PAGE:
“If you want a nice horse, it looks expensive tonight, I think,” Dunn said. “So if you want it, you’ve got to get a little brave.”

A filly from A. P. Indy’s final yearling crop also brought seven figures when knocked down for $1.1 million to Mandy Pope’s Whisper Hill Farm. The Mill Ridge sales agency consigned the May 4 daughter of graded winner Moonlight Sonata. The bay filly is a three-quarters-sister to Wilburn and a half-sister to Beethoven, both Grade 2 winners.

A. P. Indy’s last Keeneland September select yearlings grossed $3.6 million for six sales, for a $600,000 average price and a median of $637,500. A. P. Indy also sired two of the night’s notable buybacks. His son of Lady Lochinvar, a full brother to graded-winning millionaire and current sire Master Command, returned to sellers Mr. and Mrs. Larry D. Williams on a $975,000 final bid. And a daughter of the stakes-placed Fasliyev mare Lacadena was a $725,000 buyback from Denali Stud’s agency.

(At the other end of the spectrum, the first of three yearlings from Sea The Stars’s first crop -- and the only one on offer Monday -- brought $675,000 from the Osaka-based company K.K. Eishindo. The Jan. 30 colt is out of the Awesome Again mare Ice Mint and was part of Clearsky Farms’ consignment.)

The night’s other $1 million yearling, a Street Cry-Tizso colt who is Paynter’s half-brother, sold to Charles and Maribeth Sandford. The Taylor Made agency consigned the $1 million bay colt, whose second dam, Cee’s Song, produced the two-time Breeders’ Cup Classic winner and stallion Tiznow. The Sandfords also picked up a $600,000 A. P. Indy-Coral Sea colt, a three-quarters-brother to 2008 Fountain of Youth winner Cool Coal Man. Lane’s End, which stood A.P. Indy until his pensioning last year, was the consignor. They started the night by signing for a $130,000 Bernardini-Our Legacy colt consigned by Eaton Sales.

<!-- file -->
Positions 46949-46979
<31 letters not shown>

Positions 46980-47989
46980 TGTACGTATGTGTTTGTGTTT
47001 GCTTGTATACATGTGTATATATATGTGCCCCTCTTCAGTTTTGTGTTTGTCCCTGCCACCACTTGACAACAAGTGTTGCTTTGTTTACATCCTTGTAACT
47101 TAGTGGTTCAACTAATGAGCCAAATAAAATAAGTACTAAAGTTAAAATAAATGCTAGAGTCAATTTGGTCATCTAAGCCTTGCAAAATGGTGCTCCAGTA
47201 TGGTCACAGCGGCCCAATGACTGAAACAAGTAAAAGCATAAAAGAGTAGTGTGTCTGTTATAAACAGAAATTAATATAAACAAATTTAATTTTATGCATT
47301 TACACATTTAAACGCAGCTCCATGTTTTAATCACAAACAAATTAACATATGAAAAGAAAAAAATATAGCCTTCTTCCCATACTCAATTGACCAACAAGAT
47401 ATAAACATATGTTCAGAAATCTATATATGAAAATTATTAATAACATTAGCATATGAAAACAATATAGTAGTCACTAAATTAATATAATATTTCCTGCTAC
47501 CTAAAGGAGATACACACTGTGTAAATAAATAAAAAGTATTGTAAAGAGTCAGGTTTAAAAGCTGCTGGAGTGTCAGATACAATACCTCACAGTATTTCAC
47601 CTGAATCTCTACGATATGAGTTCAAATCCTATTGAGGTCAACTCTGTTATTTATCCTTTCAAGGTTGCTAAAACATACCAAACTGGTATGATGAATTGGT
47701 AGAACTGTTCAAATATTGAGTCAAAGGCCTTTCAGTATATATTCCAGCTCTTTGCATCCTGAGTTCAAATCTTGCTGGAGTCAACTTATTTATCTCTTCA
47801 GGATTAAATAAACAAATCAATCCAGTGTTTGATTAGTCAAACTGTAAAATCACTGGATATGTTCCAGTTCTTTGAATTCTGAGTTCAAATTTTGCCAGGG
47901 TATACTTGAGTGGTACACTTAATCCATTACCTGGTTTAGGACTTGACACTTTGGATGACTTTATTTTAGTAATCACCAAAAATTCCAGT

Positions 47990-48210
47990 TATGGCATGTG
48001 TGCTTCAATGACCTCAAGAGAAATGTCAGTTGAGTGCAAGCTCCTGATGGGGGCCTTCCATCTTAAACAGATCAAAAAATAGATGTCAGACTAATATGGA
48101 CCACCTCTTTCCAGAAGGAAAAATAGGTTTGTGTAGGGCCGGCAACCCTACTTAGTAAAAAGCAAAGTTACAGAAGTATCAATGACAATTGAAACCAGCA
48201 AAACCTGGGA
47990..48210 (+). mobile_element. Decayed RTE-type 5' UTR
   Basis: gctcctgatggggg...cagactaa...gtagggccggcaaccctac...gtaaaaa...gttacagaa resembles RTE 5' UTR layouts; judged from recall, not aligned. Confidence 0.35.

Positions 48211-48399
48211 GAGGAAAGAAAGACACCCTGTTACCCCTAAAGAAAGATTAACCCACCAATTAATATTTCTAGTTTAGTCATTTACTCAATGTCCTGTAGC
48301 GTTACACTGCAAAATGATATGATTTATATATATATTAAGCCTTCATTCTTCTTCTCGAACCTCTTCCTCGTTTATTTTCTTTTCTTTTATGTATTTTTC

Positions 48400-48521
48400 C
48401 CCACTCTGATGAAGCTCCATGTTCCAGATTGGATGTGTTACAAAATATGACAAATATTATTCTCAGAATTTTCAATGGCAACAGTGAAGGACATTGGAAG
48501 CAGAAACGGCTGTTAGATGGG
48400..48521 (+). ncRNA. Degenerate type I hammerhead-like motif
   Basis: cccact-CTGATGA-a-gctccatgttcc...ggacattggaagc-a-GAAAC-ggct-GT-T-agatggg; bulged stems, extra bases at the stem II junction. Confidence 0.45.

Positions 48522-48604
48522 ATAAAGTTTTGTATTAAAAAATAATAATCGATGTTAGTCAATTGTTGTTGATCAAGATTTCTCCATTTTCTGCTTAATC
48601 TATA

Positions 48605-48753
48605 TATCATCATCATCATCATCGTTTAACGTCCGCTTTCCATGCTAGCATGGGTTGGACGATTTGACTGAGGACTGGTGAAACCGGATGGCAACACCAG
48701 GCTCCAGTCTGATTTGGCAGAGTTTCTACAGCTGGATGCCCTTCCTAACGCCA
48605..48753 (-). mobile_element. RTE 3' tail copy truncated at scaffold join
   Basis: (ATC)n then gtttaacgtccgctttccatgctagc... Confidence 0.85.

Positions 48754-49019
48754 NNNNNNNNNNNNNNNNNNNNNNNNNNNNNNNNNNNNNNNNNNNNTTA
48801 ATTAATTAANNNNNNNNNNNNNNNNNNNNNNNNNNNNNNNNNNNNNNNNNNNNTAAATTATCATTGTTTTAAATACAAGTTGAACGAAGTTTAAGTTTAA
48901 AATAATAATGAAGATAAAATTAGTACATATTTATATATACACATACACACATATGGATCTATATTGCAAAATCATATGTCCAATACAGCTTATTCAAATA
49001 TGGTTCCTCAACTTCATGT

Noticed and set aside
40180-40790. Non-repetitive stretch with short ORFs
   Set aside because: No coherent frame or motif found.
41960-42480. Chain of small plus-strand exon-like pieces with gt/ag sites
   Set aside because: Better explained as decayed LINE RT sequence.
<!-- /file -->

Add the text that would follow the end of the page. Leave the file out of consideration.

Other high-priced yearlings Monday night included a $725,000 A. P. Indy-Million Gift filly from Sky Beauty’s family that Charles Fipke bought from Taylor Made, agent; a $675,000 A. P. Indy filly out of millionaire Grade 1-placed Miraculous Miss that Coolmore’s Demi O’Byrne bought from Eaton Sales, agent; $650,000 Smart Strike colt out of Grade 1 winner Hollywood Story that Whisper Hill Farm bought from Hill ’n’ Dale, agent; a $625,000 Indian Charlie-Witness Post filly, a half-sister to Hello Liberty, that Shadwell Estate Co. bought from Brereton Jones Jr.’s Airdrie agency; a $600,000 Street Cry-Dark Sky colt from the family of Nebraska Tornado that Blandford Bloodstock purchased from Hunter Valley Farm, agent; and a $525,000 Elusive Quality colt out of former champion 3-year-old filly Xtra Heat that Juddmonte Farms bought from Woodford Thoroughbreds, agent.

There also was a spate of $500,000  yearlings. They were a Broken Vow-Playa Maya colt, a half-brother to 2011 champion juvenile Uncle Mo, that Charlotte Weber’s Live Oak Plantation bought from the Eaton Sales agency; a Smart Strike-Wile Cat colt, a half-brother to group winner Shumoos, that agent Richard O’Gorman acquired from Eaton Sales, agent; a Galileo-Egyptian Queen colt from A. P. Warrior’s family that Glen Hill Farm bought from Reiko and Michael Baum (Man o’ War Farm, agent); a Divine Park-Don’t Trick Her filly, a half-sister to Grade 1 winners to Check the Label and Include Me Out, that Whisper Hill Farm bought from Airdrie’s consignment; an Empire Maker-Lochinvar’s Gold filly, a member of her sire’s final U.S.-sired crop, that Mr. and Mrs. Larry D. Williams (Elm Tree Farm, agent) sold to Barry Schwartz; and a Tiznow-Memories of Silver half-brother to Winter Memories that Darby Dan Farm, agent, sold to K.K. Eishindo.

The Keeneland September yearling sale was to continue with a three-day Book 2 session from Tuesday through Thursday. Book 2 sessions start at 11 a.m. There will be a dark day on Friday, and selling will resume Saturday through Sept. 21 with sessions beginning daily at 10 a.m.